A hospital in Maryland has decided they’re not going to hire any more smokers. All applicants will take a urine test, and any tobacco, whether from dip, or cigars, or even vaping, will disqualify the applicant.

This kind of discrimination is illegal in about half the states, but Maryland isn’t one of them. The stated reason is to ensure new employees are demonstrating good health decisions for the patients. Current employees are grandfathered in. However, one can’t help but wonder whether increased insurance costs factored into the hospital board’s decision.

One of the biggest flaws in the American healthcare system is that employment and health insurance are linked. Obamacare could have and should have severed that link. It didn’t, and so you have situations like this. If not for employees expecting health insurance, no employer would have much incentive to discriminate against smokers.

That isn’t to say there would be no incentive. We’re talking about a hospital here. It’s kind of like a clothing store only hiring people who will wear the clothes. They’re providing better health, that should probably apply to their employees as well.

I’m not sure if I like the idea of workplaces using hiring discrimination to nudge people to make better health decisions. I dislike the idea of my workplace hiring based on what employees do outside of work. I once worked at a place which wouldn’t allow any smoking on the premises. Despite not being a smoker, I disliked inconveniencing the people who did smoke. However, ultimately, workplaces should be free to make their own policies around smoking and hiring and what’s allowed on their premises, whether we like them or not.

If this trend of discriminating against smokers in hiring decisions grows more widespread, smokers will have three options. First, they can stop smoking. Only about 18% of Americans use tobacco products regularly. The number has been steadily decreasing, and this kind of incentivization could see this number decrease even more rapidly.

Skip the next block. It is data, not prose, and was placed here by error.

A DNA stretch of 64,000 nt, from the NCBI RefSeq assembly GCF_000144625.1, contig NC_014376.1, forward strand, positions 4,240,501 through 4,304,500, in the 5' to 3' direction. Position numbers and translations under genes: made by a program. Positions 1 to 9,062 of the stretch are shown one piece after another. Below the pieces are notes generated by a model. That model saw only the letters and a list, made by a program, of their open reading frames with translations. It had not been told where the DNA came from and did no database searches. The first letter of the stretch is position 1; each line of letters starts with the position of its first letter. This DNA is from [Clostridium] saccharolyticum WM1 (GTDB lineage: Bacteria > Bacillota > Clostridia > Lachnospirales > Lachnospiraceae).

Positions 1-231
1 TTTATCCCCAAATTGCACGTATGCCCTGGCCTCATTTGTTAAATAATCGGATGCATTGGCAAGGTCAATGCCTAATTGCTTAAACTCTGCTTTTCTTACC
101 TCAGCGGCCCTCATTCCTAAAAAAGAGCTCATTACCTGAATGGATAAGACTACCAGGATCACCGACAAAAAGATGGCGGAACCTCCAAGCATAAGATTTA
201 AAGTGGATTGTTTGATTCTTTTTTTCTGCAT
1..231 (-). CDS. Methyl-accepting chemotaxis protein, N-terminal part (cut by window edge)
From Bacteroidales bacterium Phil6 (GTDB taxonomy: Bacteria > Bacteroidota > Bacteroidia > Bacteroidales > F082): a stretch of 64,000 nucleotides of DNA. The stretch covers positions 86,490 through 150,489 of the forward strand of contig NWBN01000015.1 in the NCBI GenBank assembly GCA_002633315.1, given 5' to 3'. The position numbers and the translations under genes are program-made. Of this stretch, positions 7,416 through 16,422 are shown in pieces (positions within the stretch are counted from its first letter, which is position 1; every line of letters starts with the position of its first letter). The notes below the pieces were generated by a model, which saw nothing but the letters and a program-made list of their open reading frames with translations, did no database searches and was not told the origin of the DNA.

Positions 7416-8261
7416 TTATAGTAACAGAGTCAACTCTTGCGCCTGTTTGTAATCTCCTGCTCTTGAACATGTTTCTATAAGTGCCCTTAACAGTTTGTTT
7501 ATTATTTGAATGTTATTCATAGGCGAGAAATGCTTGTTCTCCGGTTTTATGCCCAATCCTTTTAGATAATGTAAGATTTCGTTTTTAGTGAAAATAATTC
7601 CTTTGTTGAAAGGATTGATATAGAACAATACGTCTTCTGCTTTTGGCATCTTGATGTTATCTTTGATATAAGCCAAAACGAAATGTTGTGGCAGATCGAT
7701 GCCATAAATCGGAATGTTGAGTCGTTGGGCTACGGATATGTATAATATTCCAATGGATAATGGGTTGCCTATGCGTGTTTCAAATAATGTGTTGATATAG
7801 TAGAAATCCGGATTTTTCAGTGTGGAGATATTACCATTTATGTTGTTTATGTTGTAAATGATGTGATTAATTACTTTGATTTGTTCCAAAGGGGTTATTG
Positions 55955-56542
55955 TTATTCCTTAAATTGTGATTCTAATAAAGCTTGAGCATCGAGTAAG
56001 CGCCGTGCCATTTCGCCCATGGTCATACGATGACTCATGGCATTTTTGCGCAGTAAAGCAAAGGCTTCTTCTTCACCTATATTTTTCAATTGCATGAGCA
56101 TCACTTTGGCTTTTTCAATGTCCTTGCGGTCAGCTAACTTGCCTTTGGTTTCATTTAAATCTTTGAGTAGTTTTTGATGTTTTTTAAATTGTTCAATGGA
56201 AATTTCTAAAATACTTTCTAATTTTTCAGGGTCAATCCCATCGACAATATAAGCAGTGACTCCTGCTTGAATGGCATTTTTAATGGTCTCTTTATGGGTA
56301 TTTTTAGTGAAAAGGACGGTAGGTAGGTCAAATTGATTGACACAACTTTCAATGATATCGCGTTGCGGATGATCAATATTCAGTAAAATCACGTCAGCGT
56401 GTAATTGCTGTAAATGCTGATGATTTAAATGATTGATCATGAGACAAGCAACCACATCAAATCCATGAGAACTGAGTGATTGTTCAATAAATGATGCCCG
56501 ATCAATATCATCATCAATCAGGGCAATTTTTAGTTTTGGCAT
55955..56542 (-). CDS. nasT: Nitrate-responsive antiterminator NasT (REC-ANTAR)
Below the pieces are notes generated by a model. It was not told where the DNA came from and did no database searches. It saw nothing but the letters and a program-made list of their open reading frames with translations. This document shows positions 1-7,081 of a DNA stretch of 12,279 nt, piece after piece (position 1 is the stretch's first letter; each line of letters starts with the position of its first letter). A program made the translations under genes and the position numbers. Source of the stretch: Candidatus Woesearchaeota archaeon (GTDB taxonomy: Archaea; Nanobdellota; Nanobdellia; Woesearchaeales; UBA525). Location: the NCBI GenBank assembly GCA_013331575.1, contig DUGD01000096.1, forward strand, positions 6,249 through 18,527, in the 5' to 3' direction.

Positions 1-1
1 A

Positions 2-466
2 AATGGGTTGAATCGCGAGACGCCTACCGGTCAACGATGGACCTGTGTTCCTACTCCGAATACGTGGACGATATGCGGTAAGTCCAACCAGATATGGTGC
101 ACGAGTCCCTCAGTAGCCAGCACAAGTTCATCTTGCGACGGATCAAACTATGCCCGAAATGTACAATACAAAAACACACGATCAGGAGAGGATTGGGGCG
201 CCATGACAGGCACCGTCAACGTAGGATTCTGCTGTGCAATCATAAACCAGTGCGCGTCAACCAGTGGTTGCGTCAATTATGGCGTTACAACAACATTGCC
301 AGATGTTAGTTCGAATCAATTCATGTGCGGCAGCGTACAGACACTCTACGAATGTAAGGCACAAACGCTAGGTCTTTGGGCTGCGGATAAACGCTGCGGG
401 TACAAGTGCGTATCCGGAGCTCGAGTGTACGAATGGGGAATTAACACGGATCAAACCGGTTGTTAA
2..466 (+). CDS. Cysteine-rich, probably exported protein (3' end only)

Second, smokers can sue for legal protection. That’s what they’ve done in half the states, and what they may pursue in the other half. If they do, they’ll have the people on their side. Discriminating against smokers is pretty unpopular with the general population. However, that obviously infringes on the rights of employers to make hiring decisions based on their own criteria, however disliked those decisions might be.

The third, and in my opinion best, option for smokers is to fight to disentangle health insurance from employment. Again, this eliminates the biggest incentive to discrimination against smokers. Not only that, but it doesn’t infringe on anyone’s rights. But best of all, it solves a major problem with the American healthcare system.

Tying insurance to employment has first and foremost skyrocketed the cost of health care. Health care costs have zoomed above rates of inflation since the 1950’s, when wage caps and tax loopholes first caused employers to begin offering health insurance as part of compensation plans.

Employer-provided health insurance incentivises comprehensive plans. And what the employer-insurance tie didn’t do to incentivize comprehensive plans, the states did by mandating that plans cover everything from Viagra to breast implants.

Here’s how this works. Insurance means coverage for unpredictable, prohibitive costs. Comprehensive coverage means cost pooling for predictable, manageable costs. Insurance is car wrecks and cancer. Comprehensive coverage is pooling costs for a checkup. Cost pooling increases prices as consumers lose the incentive to comparison shop.

Smokers, the obese, people predisposed to genetic, expensive illnesses, and everyone else who is likely to be discriminated against because their care costs more than others’, but who still need a job, has every reason to seek to destroy the link between employment and insurance. And we’ll all be benefited from it.